Friday, 16 October 2009

Honouring our children

“It seems timely on the 20th anniversary of the UN convention that we seek to examine whether or not this sector of the community actually honours children as expressed in the UN convention.”

Graham Badman
Uncorrected Transcript of Oral Evidence, To be published as HC 999-i
House of Commons
Minutes of evidence taken before the Children, Schools and Families Committee
Elective Home Education
Monday 12 October 2009


Which “sector of the community” do you imagine Graham Badman is referring to here? Yes, it’s us – home educators. Something about us, about what we do or perhaps about who we are, means that we should be “examined” to see if we “honour our children”.

This hurts more than just as a passing insult. This hurts on behalf of all the children failed, so badly failed, by our government. A government signed up to the UN Convention on the Rights of the Child.

No, I will not be taking lessons in honouring children’s rights from this government.

"Article 22 (Refugee children): Children have the right to special protection and help if they are refugees (if they have been forced to leave their home and live in another country), as well as all the rights in this Convention."

It seems that this government interprets “special protection and help” to mean a special low rate of benefits, a ban on their families earning money and years on end waiting to find out if they really are safe or will be deported back to danger. That’s if those children don’t find themselves imprisoned.

I wonder if Graham Badman, with his concern for children, ever questions his priorities? Rather than worrying about the details of what my children (well loved, well fed, intellectually stimulated, free children) know,

“I cannot conceive of a situation where, for example, a child of middle secondary years does not know something about oriental history, given the world as it is now; does not know something about carbon sequestration, if they are interested in science; and does not know something about the nature of the economy.” (Graham Badman, evidence to Select Committee, as above)

he might look at what should be done for children in genuine need and whose rights under the UN Convention are far from “actually honoured”.

8 comments:

Jax said...

I thought that that was a despicable thing to say actually.

Baz said...

@Jax Particularly spiteful, isn't it. In fact, I think there were a lot of spiteful 'digs' in GB's oral evidence.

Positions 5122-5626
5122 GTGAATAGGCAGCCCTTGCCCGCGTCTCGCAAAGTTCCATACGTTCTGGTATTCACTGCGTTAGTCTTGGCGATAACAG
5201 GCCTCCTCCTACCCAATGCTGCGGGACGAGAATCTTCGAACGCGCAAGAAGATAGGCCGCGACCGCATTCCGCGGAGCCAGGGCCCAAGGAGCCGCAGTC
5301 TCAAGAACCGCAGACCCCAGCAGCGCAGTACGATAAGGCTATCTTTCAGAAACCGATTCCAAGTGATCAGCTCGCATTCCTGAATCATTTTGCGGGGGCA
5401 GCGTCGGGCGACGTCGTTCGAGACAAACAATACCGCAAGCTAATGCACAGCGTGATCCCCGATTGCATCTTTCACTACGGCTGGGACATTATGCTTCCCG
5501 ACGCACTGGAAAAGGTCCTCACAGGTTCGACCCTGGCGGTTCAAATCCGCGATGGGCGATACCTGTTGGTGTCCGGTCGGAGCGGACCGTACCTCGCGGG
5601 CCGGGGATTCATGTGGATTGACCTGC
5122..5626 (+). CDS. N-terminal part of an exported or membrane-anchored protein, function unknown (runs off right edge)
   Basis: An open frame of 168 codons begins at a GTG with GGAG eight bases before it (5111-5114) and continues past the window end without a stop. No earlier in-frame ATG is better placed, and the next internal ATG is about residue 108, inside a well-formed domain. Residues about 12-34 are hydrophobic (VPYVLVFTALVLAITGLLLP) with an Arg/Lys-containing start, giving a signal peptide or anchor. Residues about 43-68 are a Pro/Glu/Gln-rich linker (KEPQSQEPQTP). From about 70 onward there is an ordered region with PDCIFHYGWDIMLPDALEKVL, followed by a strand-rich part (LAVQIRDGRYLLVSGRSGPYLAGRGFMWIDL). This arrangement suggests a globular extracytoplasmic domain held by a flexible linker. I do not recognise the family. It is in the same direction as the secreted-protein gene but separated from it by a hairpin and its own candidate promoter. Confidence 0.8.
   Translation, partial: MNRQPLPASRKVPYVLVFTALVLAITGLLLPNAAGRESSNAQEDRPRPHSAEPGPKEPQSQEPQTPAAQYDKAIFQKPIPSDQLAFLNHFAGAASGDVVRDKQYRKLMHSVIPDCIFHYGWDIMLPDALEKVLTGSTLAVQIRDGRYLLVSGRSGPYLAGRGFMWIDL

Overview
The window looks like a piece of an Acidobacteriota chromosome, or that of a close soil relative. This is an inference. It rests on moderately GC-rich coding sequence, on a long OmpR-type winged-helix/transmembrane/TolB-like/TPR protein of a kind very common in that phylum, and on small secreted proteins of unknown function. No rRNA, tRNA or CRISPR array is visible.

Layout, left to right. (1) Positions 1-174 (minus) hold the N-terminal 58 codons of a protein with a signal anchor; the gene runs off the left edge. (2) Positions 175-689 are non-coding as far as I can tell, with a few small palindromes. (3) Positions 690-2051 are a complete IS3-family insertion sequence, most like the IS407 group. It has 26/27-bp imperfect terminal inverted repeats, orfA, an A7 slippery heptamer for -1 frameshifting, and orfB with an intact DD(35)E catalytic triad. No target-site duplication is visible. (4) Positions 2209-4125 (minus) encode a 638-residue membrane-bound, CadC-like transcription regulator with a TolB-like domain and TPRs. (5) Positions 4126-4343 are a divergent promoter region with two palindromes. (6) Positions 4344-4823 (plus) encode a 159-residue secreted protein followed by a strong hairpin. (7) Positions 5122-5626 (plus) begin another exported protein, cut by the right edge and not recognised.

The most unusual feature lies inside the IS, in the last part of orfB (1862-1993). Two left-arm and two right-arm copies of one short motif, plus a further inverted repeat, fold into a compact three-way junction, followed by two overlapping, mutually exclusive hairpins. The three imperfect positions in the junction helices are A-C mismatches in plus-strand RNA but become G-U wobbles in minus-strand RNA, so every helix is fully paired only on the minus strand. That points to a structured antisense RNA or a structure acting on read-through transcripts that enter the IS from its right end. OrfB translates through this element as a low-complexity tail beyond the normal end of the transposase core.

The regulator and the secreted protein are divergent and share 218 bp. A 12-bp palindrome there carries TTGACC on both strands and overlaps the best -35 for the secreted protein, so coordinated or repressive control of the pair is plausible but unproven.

peri said...

Well said Allie.

Twinkly Clare said...

Out of all the things that have been spouted during all this, that quote horrifies me the most.

The idea that I don't honour my child renders me speechless.

Obviously I'm forgetting that the government, doctors, teachers etc etc treat my child as an individual, silly me!

Merry said...

It is completely and horrifically insulting. The man has not liked having himself the object of satire and derision and he is being spiteful to get his own back. Which is how people behave in playgrounds and something my children don't indulge in at all.

Tech said...

Great post Allie. The man has no morals whatsoever, and as this blog post so clearly shows, neither does the government for which he works.

mamacrow said...

'....' !!!!

WEll he now has the distinction of being one a handful of people to make me speechless.

'we seek to examine whether or not this sector of the community actually honours children as expressed in the UN convention'

when I first read this, before I saw his name under it, i presumed it was a home edder refering to schools and goverment officials in charge of education. Am slightly confused to find it aimed the other way round....

and saddened. :(

Kate A said...

“I cannot conceive of a situation where, for example, a child of middle secondary years does not know something about oriental history, given the world as it is now; does not know something about carbon sequestration, if they are interested in science; and does not know something about the nature of the economy.” (Graham Badman, evidence to Select Committee, as above)

Has this man bothered to look at any school educated children or has he used all his time to come up with unsubstantiated insults to home education? I can quite easily conceive of plenty of children of "middle secondary years" who don't know anything about any of these subjects - I see them every day as they pour out of the local schools!

I don't think any of that should be a suitable test of whether a child is learning or really that there should be any such tests at all, but if Badman does, then surely he has an obligation to measure against his own "control".

This is in no way an "objective" study into the efficacy of home education. Its just a scapegoating exercise.

But I guess you knew that already.... :-)